Role & Responsibilities
The Moderator’s principal role is to preside at Town Meeting, which is Manchester’s legislature. Town Meeting approves the annual budget for all departments and enacts the Town’s governing laws, called By-laws. In presiding, the Moderator follows provisions of Massachusetts law, Article II of the Town’s General By-law, and a book called Town Meeting Time.
Manchester conducts an “open” town meeting, which means that every registered voter is entitled to attend, to speak and to vote. The open town meeting is the earliest and most direct form of American democracy.
The Moderator also appoints three of the nine members of the Town's Finance Committee, two of the seven trustees of the Town's Affordable Housing Trust, and the Town's representative on the Essex North Shore Agricultural and Technical School Committee.
Why must we vote in person at Town Meeting?
As the Special Town Meeting scheduled for October 15 approaches, we’ve received a number of questions from residents about voting, in particular whether it is possible to vote by absentee ballot or by proxy. Under state law, neither is permitted.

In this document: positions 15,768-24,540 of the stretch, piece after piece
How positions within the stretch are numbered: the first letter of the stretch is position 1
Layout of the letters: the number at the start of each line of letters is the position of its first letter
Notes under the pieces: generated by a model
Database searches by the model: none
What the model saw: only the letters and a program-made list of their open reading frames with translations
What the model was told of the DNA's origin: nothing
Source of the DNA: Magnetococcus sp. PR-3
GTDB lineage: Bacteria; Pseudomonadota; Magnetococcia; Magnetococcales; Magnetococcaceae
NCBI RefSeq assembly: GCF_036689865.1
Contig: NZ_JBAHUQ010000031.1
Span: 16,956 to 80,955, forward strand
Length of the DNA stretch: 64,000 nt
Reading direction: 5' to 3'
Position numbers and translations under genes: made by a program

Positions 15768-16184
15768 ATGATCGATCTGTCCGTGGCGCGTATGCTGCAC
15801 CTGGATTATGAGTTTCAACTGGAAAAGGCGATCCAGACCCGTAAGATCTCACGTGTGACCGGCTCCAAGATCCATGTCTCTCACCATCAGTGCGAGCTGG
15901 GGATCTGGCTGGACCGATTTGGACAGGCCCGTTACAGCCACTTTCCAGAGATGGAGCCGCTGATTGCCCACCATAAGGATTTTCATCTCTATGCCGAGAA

Town meetings are governed by Chapter 39 of the Massachusetts General Laws. The statute requires that voters be present at the meeting to hear the debate and exercise their right to vote. Historically, in colonial times attendance at town meeting was mandatory, and those who were absent or arrived late could be fined.
As a practical matter, absentee ballots at town meeting could not be effective as they are for elections. In an election, the candidates and any referendum questions are known well in advance of the date. At a town meeting, on the other hand, no one can predict with certainty what motions or amendments may be proposed on town meeting floor. It would be impossible to anticipate the questions to be decided in preparing an absentee ballot.
While we understand the frustration of residents whose travel plans or other circumstances may prevent their attending on October 15, the Town has no choice but to follow the requirements of state law. In 2003, almost 850 voters attended the meeting to consider construction of the Middle High School. We expect a similar or larger number to attend in October. With electronic voting, everyone will be able to express her or his choice privately, and we’ll know the result immediately – without having to count paper ballots as we did 15 years ago!